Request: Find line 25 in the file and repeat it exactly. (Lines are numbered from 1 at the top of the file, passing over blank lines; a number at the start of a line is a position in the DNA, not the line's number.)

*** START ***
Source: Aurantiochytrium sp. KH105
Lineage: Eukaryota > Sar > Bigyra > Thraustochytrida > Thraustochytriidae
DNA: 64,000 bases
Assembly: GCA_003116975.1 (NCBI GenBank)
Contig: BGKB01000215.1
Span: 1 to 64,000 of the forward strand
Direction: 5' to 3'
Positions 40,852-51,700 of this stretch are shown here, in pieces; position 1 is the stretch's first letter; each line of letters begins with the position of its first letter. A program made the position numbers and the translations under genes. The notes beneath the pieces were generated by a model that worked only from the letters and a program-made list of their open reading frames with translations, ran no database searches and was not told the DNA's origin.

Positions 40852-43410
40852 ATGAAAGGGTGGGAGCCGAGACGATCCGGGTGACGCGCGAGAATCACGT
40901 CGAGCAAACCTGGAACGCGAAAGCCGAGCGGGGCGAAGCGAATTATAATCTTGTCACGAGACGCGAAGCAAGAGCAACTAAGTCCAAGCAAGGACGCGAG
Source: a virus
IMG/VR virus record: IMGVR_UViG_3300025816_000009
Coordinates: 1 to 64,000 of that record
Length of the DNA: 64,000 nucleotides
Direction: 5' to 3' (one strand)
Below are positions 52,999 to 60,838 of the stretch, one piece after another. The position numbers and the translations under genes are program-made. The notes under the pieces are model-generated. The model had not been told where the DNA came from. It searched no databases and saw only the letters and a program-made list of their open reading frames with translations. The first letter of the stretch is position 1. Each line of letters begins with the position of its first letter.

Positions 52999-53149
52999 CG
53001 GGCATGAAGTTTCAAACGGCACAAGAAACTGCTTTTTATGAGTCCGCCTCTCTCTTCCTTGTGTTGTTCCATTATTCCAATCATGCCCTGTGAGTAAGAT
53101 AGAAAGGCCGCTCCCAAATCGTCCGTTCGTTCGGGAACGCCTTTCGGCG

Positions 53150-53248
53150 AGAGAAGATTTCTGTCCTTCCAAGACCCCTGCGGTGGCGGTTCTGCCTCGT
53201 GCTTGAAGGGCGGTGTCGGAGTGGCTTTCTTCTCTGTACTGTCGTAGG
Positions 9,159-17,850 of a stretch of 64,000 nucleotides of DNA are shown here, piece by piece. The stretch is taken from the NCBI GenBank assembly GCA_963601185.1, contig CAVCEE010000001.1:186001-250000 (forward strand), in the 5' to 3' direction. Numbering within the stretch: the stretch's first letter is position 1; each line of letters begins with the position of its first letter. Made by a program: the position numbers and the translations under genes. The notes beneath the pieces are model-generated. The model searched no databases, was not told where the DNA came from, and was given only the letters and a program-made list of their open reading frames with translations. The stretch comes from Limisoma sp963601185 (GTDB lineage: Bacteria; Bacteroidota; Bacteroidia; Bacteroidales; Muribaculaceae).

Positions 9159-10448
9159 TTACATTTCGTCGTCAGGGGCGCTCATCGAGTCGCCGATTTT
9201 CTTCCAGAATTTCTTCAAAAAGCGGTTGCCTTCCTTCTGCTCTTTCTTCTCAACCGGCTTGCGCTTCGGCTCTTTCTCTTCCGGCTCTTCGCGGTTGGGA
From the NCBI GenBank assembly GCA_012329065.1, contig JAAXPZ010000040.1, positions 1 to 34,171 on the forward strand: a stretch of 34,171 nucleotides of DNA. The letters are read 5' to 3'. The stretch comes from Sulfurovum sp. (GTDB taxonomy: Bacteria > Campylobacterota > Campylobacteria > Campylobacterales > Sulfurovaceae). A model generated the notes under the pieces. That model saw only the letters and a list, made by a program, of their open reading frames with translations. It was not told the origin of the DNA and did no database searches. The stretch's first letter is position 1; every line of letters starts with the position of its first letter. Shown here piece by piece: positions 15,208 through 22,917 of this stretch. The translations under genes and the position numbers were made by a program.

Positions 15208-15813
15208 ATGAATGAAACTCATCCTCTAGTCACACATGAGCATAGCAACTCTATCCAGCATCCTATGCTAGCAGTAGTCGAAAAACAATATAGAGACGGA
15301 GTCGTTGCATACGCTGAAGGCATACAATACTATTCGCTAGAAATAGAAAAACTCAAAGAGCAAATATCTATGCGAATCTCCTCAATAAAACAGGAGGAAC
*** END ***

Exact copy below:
Positions 9,159-17,850 of a stretch of 64,000 nucleotides of DNA are shown here, piece by piece. The stretch is taken from the NCBI GenBank assembly GCA_963601185.1, contig CAVCEE010000001.1:186001-250000 (forward strand), in the 5' to 3' direction. Numbering within the stretch: the stretch's first letter is position 1; each line of letters begins with the position of its first letter. Made by a program: the position numbers and the translations under genes. The notes beneath the pieces are model-generated. The model searched no databases, was not told where the DNA came from, and was given only the letters and a program-made list of their open reading frames with translations. The stretch comes from Limisoma sp963601185 (GTDB lineage: Bacteria; Bacteroidota; Bacteroidia; Bacteroidales; Muribaculaceae).